Peru’s populist President Ollanta Humala broke a significant racial barrier by naming world-renowned singer Susana Baca as his minister of culture. This is the first time that an Afro-Peruvian or a singer has been named to the presidential cabinet in Peru and is a significant step for a country that has long discriminated against its black population. Baca has devoted her career to preserving the rich African-influenced folk culture of coastal Peru.
Ms. Baca was 51 and working in relative obscurity when David Byrne discovered her in the mid-1990s and put her stirring rendition of “Maria Lando” on his compilation “Soul of Black Peru.”
Since then she has recorded six albums on Mr. Byrne’s label, Luaka Bop, and her reputation as an ambassador of Afro-Peruvian music to the rest of the world has grown. She won a Latin Grammy in 2002 for best folk album when a European label reissued “Lamento Negro,” the forgotten record she had made at the Egrem studio in Cuba in 1986.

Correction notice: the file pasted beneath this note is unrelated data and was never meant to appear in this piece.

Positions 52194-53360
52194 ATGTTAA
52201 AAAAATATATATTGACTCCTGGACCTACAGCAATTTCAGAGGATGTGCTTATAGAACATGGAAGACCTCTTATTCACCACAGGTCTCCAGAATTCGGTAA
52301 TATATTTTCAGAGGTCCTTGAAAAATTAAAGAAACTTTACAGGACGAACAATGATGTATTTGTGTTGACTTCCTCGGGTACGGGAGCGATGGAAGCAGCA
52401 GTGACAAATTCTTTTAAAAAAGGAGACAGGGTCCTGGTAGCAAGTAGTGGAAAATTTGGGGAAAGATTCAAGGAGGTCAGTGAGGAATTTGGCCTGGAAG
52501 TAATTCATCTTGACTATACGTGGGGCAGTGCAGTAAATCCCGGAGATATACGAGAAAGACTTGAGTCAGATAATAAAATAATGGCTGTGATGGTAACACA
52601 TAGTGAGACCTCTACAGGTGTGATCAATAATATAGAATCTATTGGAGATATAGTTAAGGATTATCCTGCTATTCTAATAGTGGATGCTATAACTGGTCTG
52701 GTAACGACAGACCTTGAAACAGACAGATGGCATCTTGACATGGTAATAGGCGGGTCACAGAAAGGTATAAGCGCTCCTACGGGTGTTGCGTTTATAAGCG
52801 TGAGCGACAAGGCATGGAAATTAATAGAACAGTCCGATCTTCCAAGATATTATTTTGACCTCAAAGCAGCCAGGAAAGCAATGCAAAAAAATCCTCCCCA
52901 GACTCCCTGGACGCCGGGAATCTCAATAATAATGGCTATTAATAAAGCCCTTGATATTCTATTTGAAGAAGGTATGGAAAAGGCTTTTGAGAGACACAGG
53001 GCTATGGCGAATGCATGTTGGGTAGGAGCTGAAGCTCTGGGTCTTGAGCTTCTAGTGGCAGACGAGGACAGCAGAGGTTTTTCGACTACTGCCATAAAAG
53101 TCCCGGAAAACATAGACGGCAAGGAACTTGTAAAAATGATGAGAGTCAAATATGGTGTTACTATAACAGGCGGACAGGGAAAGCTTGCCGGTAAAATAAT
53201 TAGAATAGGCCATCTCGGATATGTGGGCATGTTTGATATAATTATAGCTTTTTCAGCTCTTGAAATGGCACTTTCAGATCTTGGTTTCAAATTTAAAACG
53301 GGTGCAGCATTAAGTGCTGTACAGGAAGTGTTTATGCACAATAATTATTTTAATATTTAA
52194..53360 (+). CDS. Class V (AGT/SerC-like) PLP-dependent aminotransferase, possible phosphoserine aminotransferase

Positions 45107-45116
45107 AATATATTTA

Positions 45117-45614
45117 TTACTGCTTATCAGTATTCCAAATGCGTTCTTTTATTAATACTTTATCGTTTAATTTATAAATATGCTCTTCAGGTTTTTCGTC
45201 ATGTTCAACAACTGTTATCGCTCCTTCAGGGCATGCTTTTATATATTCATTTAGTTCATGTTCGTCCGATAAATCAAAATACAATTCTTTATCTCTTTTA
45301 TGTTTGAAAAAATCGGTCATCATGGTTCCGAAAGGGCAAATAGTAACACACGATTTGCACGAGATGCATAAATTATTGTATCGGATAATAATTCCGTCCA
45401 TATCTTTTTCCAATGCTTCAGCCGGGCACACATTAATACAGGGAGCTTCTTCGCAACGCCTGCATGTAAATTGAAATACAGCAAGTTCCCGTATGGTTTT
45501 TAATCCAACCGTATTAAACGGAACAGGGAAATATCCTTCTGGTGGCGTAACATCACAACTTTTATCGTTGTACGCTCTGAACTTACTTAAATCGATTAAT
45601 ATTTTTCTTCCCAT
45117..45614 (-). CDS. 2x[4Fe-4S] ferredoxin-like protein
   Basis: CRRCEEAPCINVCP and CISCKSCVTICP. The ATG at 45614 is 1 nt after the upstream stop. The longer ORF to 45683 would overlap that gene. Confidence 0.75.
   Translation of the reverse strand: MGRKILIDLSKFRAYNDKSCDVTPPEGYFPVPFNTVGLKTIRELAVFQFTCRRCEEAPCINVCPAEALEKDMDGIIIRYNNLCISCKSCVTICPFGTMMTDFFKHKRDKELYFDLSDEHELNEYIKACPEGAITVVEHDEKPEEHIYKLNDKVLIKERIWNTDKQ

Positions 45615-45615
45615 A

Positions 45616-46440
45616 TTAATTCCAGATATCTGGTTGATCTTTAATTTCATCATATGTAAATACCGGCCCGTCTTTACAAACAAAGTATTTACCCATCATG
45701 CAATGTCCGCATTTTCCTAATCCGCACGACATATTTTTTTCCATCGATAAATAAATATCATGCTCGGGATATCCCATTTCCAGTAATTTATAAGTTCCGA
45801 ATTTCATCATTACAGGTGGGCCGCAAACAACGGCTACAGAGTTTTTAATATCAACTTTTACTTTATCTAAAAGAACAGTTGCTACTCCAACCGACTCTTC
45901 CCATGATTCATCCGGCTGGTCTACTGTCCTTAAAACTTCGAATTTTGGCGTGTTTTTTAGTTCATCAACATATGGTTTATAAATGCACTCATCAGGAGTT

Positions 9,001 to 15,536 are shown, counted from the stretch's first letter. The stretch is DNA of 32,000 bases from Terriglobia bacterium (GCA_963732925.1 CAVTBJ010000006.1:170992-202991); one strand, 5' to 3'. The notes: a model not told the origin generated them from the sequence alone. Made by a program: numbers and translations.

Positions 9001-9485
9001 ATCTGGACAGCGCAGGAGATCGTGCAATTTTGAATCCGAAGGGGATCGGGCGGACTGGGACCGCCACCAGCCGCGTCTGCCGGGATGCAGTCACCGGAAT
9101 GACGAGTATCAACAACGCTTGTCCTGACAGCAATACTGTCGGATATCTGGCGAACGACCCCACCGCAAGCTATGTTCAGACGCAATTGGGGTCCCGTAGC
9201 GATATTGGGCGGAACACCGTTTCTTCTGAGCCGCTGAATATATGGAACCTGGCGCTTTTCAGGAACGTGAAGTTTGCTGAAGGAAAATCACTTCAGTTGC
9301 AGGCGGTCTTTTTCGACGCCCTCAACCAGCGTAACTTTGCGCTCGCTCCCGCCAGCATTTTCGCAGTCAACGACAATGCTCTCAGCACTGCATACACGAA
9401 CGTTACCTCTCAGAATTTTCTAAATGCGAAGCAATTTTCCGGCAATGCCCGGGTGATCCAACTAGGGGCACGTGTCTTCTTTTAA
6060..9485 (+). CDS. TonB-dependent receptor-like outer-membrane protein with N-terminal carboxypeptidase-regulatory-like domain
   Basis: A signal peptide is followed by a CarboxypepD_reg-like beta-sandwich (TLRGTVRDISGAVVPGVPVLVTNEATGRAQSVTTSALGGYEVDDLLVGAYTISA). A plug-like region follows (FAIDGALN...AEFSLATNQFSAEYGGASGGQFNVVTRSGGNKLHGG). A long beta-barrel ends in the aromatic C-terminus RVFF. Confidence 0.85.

Critics have lauded the plangent quality of her voice and the way she plays with folk forms, combining rhythms of different genres and tinkering with traditional lyrics, sometimes even setting poetry to folk tunes.
This is an important step in a region that has often pretended that its black citizens don’t exist. As The Root‘s editor-in-chief, Henry Louis Gates Jr., demonstrated in his recent PBS series Black in Latin America, countries like Peru and Mexico are often in denial about the black contribution to their history and culture.
Read more at the New York Times.
See an excerpt from the Black in Latin America series that appeared on The Root here.
Here is a link to her famous rendition of “Maria Lando.”